When the first snowflake falls, many retirees point their cars south and head toward warmer climates. Known as snowbirds, these people have experienced their fair share of winter weather to understand the challenges of driving in snow and ice. We have to stay put and endure the winter months ahead for those who don’t have the luxury of heading to Florida. So, pull out your ice scraper and get ready for the frigid temperatures that are on their way with some winter hacks.
To protect your car from snow and make waking up to a frosty morning bearable, we have put together some helpful DIY winter hacks to get you through the coldest of seasons.
How to prevent snow and ice buildup on your car windshield
One of the worst parts of winter driving is having to clear snow and ice off your windshield before heading out in the morning to work or school. While it is a hassle, it is essential to remove the snow to improve visibility while driving.
Many people will leave snow on the car’s rooftop, which can fly off and cause damage to passing vehicles. Always keep a broom in your trunk to push snow off easily. Yipes North notes, “It’s increasingly becoming law that you can be fined for having snow coming off your car.” When you arrive at your destination, put an old rug on the car windshield to prevent snow and ice from building up again. This simple hack will help you avoid having to clear off your car again.
Winter hacks to ensure a stress-free morning
Parking facing east overnight allows the sun to do a lot of the work as it rises. It will start to melt the wintry accumulation from your vehicle before you are even out of bed. Mother nature will provide the head start needed to make scraping ice easier.
Also, cover your vehicle’s side mirrors with gallon-sized baggies or a plastic grocery bag before going to bed, and secure them with a rubber band. In the morning, remove the bags, and you will have ice-free mirrors with no scraping required.
To keep windows from fogging up, apply a thin layer of inexpensive shaving cream to the interior windows and wipe them clean. The active ingredients work as an instant defogger, keeping visibility at its best.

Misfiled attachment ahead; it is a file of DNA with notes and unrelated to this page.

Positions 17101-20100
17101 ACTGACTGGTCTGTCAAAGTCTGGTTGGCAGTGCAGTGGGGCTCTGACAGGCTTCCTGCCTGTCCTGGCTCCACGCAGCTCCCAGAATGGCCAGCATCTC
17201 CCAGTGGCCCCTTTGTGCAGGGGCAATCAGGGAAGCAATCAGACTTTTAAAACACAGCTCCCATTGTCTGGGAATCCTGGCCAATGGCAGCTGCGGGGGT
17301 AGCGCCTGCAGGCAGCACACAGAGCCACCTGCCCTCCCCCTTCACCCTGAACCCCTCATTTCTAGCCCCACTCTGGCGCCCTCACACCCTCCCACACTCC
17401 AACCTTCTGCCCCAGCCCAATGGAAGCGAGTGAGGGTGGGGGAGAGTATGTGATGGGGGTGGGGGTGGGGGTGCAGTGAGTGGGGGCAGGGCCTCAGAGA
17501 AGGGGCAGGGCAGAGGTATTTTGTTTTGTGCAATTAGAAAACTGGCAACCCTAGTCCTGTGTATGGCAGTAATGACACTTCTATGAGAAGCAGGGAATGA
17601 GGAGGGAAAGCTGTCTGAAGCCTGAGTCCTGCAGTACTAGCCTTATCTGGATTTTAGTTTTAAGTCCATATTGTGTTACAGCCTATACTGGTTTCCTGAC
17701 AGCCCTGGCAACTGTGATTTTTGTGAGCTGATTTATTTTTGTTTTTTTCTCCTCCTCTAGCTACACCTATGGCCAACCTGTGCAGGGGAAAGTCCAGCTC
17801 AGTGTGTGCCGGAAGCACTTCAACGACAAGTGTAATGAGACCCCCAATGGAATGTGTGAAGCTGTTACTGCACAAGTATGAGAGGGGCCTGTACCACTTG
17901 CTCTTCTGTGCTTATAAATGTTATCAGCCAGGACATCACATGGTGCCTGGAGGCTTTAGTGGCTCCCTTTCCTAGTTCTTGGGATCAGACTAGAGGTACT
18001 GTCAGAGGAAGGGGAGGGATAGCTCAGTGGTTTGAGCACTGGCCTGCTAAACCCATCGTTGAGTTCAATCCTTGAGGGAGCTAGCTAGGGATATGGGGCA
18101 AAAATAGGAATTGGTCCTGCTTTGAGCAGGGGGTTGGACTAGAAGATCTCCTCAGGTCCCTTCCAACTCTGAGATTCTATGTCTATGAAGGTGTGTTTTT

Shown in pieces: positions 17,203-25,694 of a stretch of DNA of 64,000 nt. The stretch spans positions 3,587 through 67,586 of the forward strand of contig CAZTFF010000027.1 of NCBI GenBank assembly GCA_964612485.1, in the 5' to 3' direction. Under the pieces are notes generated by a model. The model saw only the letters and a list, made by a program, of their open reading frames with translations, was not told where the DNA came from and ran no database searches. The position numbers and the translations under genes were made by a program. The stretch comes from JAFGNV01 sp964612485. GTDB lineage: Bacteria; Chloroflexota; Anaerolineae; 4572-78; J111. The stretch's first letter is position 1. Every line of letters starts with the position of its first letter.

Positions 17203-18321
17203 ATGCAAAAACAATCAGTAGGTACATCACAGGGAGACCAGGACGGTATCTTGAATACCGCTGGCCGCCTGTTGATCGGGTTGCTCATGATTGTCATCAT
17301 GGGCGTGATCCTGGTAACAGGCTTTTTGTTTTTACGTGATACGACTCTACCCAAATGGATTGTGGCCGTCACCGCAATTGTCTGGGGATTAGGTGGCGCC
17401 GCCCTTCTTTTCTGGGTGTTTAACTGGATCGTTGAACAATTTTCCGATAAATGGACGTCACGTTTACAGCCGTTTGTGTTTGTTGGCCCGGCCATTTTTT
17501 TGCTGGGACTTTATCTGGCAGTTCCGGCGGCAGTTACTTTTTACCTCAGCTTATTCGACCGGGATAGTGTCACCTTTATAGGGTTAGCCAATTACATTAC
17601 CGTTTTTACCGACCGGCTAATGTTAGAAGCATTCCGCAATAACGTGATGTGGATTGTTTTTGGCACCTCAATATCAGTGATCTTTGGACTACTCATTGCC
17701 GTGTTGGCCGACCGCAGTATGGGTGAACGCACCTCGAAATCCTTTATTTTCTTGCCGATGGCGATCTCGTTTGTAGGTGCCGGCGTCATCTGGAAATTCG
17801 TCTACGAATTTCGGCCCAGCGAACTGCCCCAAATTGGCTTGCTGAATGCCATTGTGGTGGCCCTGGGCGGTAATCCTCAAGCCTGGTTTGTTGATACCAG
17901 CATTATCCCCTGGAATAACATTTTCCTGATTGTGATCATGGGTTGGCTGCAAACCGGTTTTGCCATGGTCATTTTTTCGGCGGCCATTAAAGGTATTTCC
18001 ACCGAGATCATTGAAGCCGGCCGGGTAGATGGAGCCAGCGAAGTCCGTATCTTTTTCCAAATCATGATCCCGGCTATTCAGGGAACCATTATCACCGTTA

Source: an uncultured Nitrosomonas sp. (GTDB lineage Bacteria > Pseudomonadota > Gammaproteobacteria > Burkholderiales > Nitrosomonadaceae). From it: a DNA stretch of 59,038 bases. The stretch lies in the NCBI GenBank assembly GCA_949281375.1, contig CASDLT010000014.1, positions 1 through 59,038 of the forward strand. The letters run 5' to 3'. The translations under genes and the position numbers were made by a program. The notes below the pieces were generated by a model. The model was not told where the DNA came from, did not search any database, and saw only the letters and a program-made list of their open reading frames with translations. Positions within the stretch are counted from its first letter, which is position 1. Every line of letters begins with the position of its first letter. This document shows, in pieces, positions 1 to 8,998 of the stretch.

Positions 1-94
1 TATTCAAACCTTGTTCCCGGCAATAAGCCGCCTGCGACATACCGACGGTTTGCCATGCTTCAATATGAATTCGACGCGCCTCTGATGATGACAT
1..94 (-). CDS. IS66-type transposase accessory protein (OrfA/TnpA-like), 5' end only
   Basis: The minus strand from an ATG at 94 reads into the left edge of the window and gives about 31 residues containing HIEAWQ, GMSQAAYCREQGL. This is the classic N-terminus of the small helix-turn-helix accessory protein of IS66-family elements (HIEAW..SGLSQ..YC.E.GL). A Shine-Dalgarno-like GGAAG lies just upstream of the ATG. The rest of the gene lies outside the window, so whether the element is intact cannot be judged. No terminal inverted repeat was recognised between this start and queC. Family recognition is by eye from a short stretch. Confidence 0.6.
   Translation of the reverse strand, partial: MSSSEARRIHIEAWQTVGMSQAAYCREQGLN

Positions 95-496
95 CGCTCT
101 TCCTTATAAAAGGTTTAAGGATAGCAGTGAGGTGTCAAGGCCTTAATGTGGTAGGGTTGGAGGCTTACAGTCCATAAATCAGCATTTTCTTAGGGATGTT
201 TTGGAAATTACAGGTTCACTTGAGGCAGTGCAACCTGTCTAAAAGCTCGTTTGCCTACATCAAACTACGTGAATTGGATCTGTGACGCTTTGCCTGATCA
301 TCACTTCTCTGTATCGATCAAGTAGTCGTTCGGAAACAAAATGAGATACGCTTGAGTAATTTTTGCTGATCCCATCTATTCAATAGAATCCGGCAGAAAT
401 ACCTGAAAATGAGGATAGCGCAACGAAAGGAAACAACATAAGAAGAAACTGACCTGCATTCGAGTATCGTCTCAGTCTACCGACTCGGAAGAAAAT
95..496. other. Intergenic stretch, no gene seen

A can of cooking spray from your kitchen is also a handy tool when worried about icy conditions. Wipe it on the external rubber edges of the vehicle’s doors the night before an expected storm. The spray prevents water from seeping in, and you will wake up to doors that aren’t stuck shut from excess ice buildup.
Another useful DIY winter hack is to cover your windshield wiper blades with old socks overnight. When you wake up in the morning, remove them. According to One Good Thing By Jillee, “socks will help prevent ice from forming on the blades, which will make your de-icing process much easier in the morning.”
How to improve traction on icy roads
While cat litter will not melt ice, it does provide extra traction. Keep a 20-pound bag in your trunk to add a little weight and give the back tires help in slippery road conditions. If you find yourself stuck on ice, you can also sprinkle some of the kitty litter under your tires to provide friction and safely get you back on the road. You can also place your car’s floor mats underneath the tires for added traction when you are extremely stuck.
To prevent dangerous falls when walking on ice, put a pair of old socks over your shoes. It will provide helpful traction as you work around your car in wintry weather.
Preparing for driving in the winter months is essential to keep you and fellow commuters safe during treacherous driving conditions. Following some of these easy DIY winter hacks can make winter weather driving a little easier, even if you can’t make it down to Florida.